Olanike Omolehin, center, stands in front of her poster with Rick Bennett, incoming APS public policy board chair, and Gwyn Beattie, current chair.
LSU College of Agriculture graduate student Olanike Omolehin was one of five research award winners selected by The American Phytopathological Society (APS) Public Policy Board to present research at their national meeting. Omolehin, a Ph.D. candidate in the Department of Plant Pathology and Crop Physiology, presented “Aflatoxin management in maize through host-induced gene silencing” at the U.S. Congressional Reception at the U.S. Botanic Gardens in Washington, D.C., on March 3. The event was a national competition open to post-doctoral associates and graduate students to showcase research focused on plant health in honor of the International Year of Plant Health in 2020. Along with the prestigious honor, Omolehin was invited to meet with senators to speak about the importance of her research and overall plant health. Her major professor is Zhi-yuan Chen. Tobie Blanchard
As LSU closed its physical campus in mid-March and classes shifted online, LSU College of Agriculture students and faculty moved to a virtual learning space.
Bob Mirabello, instructor in the School of Plant, Environmental and Soil Sciences, teaches two lab classes and said moving to online has created some challenges.
“It has forced us to be creative in an effort to give students a lab experience as close to reality as possible,” he said. “I may produce a detailed video on how to graft trees, and the students will understand the process and technique but never gain the life experience of holding the knife in their hand, making a cut and hopefully not cutting themselves.”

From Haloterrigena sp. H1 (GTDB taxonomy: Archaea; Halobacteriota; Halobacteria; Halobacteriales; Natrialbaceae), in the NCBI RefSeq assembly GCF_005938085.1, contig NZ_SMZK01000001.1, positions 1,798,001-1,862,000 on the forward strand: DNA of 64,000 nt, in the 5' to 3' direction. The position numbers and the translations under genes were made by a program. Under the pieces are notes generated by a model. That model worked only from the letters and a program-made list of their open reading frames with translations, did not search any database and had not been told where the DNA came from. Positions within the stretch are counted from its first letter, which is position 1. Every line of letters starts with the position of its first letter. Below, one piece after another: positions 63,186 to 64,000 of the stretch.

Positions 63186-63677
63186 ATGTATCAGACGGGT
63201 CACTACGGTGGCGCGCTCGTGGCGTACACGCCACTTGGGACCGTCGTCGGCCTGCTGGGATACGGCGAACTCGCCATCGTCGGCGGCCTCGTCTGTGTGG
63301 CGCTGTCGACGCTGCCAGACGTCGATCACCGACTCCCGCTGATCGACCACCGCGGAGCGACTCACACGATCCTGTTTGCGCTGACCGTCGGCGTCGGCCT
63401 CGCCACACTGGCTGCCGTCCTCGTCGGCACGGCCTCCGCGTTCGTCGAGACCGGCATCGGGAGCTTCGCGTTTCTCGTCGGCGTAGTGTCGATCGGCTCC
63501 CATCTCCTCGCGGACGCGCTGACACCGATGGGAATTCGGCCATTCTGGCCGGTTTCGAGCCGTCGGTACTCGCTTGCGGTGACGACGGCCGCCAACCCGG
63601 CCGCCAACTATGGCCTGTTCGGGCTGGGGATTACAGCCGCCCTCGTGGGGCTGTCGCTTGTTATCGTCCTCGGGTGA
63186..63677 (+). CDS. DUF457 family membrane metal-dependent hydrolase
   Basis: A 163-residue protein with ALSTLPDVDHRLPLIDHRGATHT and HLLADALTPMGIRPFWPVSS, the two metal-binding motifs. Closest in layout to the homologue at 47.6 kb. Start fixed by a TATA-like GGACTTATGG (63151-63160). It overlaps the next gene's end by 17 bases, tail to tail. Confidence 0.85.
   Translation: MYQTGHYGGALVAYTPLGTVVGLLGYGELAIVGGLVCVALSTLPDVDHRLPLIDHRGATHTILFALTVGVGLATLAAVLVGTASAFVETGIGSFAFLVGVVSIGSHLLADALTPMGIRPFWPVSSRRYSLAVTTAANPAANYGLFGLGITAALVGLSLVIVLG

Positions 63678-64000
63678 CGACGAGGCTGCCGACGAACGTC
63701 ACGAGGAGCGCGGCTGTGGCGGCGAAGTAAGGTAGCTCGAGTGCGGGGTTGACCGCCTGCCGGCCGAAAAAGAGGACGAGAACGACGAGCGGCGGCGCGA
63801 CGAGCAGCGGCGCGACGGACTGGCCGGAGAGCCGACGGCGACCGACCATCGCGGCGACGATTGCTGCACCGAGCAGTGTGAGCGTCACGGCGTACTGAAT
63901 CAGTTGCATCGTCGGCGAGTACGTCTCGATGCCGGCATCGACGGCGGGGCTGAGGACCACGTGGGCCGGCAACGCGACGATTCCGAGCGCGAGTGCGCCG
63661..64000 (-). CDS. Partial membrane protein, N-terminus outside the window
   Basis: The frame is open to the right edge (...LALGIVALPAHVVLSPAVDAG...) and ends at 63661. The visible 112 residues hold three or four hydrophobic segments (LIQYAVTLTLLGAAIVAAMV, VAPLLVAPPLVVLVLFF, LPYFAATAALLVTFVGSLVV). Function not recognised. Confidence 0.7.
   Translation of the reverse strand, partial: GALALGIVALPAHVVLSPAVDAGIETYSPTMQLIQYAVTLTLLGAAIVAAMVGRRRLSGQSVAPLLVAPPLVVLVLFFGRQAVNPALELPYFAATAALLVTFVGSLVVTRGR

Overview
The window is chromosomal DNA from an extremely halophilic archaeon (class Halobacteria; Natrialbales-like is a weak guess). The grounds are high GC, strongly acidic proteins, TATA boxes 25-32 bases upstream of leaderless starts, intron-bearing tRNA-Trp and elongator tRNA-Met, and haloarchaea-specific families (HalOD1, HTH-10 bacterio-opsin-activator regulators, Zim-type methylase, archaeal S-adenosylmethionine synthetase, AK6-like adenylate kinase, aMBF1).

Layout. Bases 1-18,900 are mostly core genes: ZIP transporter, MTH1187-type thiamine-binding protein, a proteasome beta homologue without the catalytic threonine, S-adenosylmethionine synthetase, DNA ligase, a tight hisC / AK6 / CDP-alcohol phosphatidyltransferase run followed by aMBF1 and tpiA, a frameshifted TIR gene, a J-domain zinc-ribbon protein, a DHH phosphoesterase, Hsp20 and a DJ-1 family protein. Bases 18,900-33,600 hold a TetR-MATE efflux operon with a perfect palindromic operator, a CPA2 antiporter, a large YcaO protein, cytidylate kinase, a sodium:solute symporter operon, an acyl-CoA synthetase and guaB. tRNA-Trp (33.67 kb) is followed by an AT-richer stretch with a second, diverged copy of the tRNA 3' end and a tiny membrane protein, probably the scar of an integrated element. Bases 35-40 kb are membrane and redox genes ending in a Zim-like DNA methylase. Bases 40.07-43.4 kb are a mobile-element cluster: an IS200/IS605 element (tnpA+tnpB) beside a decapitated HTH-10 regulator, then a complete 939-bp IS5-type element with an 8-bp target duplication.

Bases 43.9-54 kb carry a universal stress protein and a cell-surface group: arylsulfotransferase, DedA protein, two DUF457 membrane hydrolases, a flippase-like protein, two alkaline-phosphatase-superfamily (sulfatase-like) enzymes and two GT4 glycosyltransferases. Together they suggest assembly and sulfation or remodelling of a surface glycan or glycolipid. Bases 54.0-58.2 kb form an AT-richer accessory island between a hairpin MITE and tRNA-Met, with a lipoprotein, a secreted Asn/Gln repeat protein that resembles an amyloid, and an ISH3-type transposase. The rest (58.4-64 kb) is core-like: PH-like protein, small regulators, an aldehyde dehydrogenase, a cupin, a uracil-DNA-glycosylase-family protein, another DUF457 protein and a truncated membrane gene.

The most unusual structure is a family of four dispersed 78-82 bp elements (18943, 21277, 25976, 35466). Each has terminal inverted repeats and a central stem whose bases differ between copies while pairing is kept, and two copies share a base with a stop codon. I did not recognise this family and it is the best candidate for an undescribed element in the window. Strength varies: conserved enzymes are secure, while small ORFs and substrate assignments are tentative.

Colt Hardee, a junior in agricultural business, said the transition has made him more resilient. “I don't have much luck or tolerance of technology to start, but now is not the time for excuses and to give up. It's time for us to remain strong, rise to the occasion and overcome this obstacle thrown in our path,” said Hardee, who has been participating in online classes from his home in Kaplan. He said he is using this time to help his family with their crawfish farm.
Mirabello said a positive outcome of the experience has been rethinking his courses and their content.
"Some of tools used in the online format such as video presentations and online testing have been used very successfully and may allow time for more interactive activities in the classroom,” he said. “The opportunity to reshape my courses will create a more interactive and positive learning environment.” Tobie Blanchard
The LSU College of Agriculture has named Rogers Leonard and David Wilson as outstanding alumni for 2020. Marshall Hardwick received the early career alumni award.
Leonard is a three-time graduate of the college, having received a B.S. in agronomy in 1984, and an M.S. and Ph.D. in entomology in 1987 and 1990, respectively. He has served the agricultural stakeholders in Louisiana for more than 36 years in various positions with the LSU AgCenter, retiring earlier this year as associate vice president and program leader for plant, animal and natural resources. He has garnered many accolades in the field of entomology and is considered a foremost authority on cotton entomology and field crops entomology, not only in Louisiana and across the United States, but internationally as well.